How Walkability Affects Home Price

Overall, one Walk Score point can increase the price of a home by 0.9 percent. The price rates varied by metro and by the change in score.

By Mike Chamernik, Associate Editor | October 3, 2016

Walkable communi­­ties are in demand among both Millennials and Baby Boomers, two generations that tend to desire urban lifestyles with short strolls to jobs, schools, shops, and public services. After all, a sturdy pair of shoes is far more cost effective than the expenses associated with owning an automobile. And now, according to findings from a study by online real estate company Redfin, there’s evidence of a correlation between a home’s walkability and its sale price.

The Redfin study sought to assess just how much walkability is worth. All else being equal, the study found that one Walk Score point can increase the price of a home by 0.9 percent—an average of $3,250. The Walk Score is an index from 0 to 100 that rates walkability based on distance to amenities and public transit.

The study looked at 14 U.S. metro areas and controlled for differences in property and neighborhood characteristics.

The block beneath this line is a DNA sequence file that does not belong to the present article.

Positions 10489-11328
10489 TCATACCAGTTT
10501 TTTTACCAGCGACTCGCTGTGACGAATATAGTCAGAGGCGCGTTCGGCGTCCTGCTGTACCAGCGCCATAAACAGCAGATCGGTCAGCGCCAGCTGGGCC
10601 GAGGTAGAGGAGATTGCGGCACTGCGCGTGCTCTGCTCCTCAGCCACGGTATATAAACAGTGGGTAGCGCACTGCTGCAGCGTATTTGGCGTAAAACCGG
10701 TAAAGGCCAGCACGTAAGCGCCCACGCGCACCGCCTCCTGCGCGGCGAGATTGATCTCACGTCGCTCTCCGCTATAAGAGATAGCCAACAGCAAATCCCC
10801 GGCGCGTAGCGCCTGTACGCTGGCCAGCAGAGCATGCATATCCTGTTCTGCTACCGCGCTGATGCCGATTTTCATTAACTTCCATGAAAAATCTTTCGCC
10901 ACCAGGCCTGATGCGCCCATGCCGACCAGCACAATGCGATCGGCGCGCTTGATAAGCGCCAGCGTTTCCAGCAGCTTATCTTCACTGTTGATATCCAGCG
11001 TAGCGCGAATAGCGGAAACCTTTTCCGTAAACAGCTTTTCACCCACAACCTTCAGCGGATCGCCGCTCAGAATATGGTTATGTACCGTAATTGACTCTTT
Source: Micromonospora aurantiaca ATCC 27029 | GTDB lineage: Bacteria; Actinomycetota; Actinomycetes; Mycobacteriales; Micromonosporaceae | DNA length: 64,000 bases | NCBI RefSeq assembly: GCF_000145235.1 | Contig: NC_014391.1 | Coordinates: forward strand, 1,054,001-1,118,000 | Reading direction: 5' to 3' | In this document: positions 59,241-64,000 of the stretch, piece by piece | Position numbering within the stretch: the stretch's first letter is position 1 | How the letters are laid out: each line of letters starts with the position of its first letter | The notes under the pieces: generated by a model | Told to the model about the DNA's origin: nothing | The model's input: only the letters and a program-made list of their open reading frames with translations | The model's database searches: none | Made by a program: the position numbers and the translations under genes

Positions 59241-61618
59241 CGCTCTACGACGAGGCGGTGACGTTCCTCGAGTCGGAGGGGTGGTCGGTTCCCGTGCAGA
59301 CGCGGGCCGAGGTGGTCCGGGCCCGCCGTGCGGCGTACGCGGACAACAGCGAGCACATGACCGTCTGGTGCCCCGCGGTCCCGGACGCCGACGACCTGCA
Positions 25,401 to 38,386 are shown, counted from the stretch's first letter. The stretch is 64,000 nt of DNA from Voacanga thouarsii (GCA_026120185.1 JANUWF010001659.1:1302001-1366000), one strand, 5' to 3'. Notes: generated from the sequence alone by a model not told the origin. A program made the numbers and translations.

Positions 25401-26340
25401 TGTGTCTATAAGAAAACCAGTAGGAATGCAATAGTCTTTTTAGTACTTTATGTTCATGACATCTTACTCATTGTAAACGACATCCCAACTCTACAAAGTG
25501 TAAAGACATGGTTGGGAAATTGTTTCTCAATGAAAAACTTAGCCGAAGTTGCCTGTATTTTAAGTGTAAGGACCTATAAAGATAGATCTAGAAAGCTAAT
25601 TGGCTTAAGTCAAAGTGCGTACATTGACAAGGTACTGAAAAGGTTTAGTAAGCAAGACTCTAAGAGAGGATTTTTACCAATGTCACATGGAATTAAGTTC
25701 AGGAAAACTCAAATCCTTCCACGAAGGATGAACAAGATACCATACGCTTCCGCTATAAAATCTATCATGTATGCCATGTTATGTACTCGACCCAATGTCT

The price of walkability is highly varied across the nation. Washington D.C., is both dense (Walk Score of 77) and expensive (the median home sales price is $360,000). The price premium of one Walk Score point there is worth $4,386, or 1.22 percent of the median home price. Phoenix, however, features less-expensive homes, along with a sprawling layout and middling public transit. With a median home value of $204,900 and a Walk Score of 40.3, one point in the Arizona capital is only worth $217, or 0.11 percent of the median price.

Put another way, in San Francisco, a change in Walk Score from 60 to 80 (a change from “somewhat walkable” to “very walkable”) increases a comparable home’s value by $187,630. Using the same criteria in Baltimore, home prices increased just $33,000.

Walk Score points that brought a score closer to 100 were worth more as well. A jump from 19 to 20 Walk Score points, for instance, is worth only $181 across all the metros. But an increase from 79 to 80 can increase a home’s value by $7,031.


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